Slack files competition complaint against Microsoft in Europe

Slack files competition complaint against Microsoft in Europe
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Workplace messaging service Slack announced Wednesday it has filed a complaint against Microsoft with the European Commission on Wednesday, alleging the tech giant is using its market dominance to crowd out competition.

The complaint accuses Microsoft of illegally tying its workplace product, Teams, to its suite of productivity tools, forcing millions of installs and hiding the true costs from enterprise customers.

“We’re confident that we win on the merits of our product, but we can’t ignore illegal behavior that deprives customers of access to the tools and solutions they want,” Jonathan Prince, vice president of communications and policy for Slack, said in a statement Wednesday.


“Slack threatens Microsoft’s hold on business email, the cornerstone of Office, which means Slack threatens Microsoft’s lock on enterprise software.”

A spokesperson for Microsoft told The Hill they "look forward" to answering any questions in a potential investigation.

"With COVID-19, the market has embraced Teams in record numbers while Slack suffered from its absence of video-conferencing," they continued. "We’re committed to offering customers not only the best of new innovation, but a wide variety of choice in how they purchase and use the product."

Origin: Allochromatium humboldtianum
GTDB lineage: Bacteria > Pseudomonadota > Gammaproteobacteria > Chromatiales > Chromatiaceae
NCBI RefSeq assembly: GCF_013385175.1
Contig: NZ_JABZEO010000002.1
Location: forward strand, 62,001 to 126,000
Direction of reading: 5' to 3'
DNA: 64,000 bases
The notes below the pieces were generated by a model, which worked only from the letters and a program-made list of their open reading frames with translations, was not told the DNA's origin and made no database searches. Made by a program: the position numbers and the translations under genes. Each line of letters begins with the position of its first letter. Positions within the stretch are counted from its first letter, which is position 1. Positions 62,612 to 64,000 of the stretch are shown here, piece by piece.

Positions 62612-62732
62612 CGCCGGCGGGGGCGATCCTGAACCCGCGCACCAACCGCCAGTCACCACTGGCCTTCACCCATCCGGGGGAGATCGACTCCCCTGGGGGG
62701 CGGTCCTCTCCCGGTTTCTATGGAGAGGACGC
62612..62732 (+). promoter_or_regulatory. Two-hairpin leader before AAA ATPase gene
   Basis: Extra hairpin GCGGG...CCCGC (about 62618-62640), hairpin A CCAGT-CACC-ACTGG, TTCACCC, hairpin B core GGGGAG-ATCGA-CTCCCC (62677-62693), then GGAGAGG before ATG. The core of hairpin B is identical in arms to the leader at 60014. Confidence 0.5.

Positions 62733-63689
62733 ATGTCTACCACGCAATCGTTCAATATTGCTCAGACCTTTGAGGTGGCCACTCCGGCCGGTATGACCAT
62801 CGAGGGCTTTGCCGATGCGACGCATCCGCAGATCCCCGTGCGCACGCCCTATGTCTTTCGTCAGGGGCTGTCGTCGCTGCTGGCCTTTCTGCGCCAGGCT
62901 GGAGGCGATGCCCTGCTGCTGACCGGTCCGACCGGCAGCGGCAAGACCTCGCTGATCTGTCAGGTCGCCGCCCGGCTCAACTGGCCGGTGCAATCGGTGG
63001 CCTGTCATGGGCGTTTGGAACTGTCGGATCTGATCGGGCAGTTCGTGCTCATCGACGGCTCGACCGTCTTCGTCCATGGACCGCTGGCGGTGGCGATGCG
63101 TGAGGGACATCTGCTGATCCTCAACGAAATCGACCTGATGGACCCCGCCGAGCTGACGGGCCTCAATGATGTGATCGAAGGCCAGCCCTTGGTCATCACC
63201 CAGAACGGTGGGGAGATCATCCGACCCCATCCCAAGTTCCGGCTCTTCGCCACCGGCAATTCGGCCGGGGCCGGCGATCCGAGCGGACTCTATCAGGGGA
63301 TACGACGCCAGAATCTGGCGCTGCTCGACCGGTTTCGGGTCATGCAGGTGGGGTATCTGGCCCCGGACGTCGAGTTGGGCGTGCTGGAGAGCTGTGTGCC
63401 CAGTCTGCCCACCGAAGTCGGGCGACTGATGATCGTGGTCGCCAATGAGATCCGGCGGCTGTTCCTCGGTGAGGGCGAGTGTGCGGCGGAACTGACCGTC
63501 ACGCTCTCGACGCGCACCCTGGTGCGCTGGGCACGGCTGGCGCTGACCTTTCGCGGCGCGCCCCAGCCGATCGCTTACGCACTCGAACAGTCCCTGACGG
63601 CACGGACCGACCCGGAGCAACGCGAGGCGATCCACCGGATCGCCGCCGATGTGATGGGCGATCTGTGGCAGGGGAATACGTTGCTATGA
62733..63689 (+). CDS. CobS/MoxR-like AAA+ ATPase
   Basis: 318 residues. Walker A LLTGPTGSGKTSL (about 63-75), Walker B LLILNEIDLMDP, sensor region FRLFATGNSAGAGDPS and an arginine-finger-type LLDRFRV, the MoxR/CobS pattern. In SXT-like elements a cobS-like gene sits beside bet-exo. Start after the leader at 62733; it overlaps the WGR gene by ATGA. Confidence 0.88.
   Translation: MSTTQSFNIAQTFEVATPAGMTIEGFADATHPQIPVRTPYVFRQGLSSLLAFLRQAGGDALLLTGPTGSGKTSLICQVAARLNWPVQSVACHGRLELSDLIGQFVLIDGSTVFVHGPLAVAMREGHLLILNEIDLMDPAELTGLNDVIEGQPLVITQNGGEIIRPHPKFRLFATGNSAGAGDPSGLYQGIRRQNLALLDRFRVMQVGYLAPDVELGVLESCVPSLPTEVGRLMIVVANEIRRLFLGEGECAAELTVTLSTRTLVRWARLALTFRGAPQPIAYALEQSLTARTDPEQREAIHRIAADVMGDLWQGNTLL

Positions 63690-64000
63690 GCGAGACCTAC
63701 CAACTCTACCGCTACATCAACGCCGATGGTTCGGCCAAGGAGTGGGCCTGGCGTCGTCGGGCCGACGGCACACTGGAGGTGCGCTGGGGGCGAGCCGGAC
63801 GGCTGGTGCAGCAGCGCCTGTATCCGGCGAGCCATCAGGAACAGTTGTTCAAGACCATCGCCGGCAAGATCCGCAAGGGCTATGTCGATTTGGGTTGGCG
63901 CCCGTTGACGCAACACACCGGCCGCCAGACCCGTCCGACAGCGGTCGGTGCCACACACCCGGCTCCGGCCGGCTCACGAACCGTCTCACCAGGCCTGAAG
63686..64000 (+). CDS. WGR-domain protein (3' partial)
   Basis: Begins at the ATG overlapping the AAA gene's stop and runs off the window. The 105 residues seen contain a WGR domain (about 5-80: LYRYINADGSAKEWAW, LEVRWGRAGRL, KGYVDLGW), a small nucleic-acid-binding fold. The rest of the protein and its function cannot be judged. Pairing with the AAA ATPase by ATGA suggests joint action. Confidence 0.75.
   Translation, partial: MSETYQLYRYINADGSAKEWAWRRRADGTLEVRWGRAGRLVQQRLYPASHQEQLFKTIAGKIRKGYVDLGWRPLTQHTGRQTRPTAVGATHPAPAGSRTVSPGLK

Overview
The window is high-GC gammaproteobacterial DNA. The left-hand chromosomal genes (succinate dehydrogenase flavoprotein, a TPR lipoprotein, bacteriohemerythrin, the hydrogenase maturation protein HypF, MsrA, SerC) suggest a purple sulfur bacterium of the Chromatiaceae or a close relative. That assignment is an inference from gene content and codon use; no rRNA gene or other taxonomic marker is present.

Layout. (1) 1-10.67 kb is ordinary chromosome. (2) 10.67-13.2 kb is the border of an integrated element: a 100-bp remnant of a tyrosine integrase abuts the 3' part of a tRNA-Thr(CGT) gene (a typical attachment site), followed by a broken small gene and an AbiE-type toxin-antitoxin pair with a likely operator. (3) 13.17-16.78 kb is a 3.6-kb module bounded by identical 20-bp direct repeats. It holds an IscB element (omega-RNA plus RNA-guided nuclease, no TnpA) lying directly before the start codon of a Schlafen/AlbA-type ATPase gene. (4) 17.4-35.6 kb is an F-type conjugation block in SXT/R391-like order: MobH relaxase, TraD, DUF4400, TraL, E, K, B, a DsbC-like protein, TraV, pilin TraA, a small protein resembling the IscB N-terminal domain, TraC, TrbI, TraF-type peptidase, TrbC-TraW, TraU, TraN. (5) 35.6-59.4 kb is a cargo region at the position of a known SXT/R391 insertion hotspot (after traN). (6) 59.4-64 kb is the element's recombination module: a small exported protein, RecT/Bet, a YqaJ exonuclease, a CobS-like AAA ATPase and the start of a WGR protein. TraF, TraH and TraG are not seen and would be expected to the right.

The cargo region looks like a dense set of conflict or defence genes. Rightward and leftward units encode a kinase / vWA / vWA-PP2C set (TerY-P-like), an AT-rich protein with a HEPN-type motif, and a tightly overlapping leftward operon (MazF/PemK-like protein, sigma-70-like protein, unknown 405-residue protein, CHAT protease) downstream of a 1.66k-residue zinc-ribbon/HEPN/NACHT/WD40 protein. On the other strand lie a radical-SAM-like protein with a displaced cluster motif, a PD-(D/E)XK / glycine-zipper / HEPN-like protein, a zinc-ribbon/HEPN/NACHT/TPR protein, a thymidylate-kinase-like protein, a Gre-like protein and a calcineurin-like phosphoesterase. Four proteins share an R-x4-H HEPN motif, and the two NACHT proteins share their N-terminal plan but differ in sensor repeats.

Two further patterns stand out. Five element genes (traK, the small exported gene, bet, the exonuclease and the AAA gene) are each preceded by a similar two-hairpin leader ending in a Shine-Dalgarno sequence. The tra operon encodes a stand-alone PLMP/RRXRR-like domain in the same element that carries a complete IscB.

Slack is asking that the European Commission, the bloc's antitrust body, stop Microsoft from bundling Teams with its other products.

The two workplace services have been competing for years, although each company has claimed until now that they are not true competitors because they focus on different facets of office communications.

Both Slack and Teams say they have grown significantly in recent months with the coronavirus pandemic forcing companies to adopt work-from-home policies.

The European Commission will now assess the complaint to determine whether a formal complaint should be opened.

Microsoft is one of the few American tech giants that has largely avoided intensifying regulatory scrutiny of the industry.

The executives of Apple, Amazon, Google and Facebook are set to testify before Congress next week on digital marketplace competition issues.

Updated at 12:55 p.m.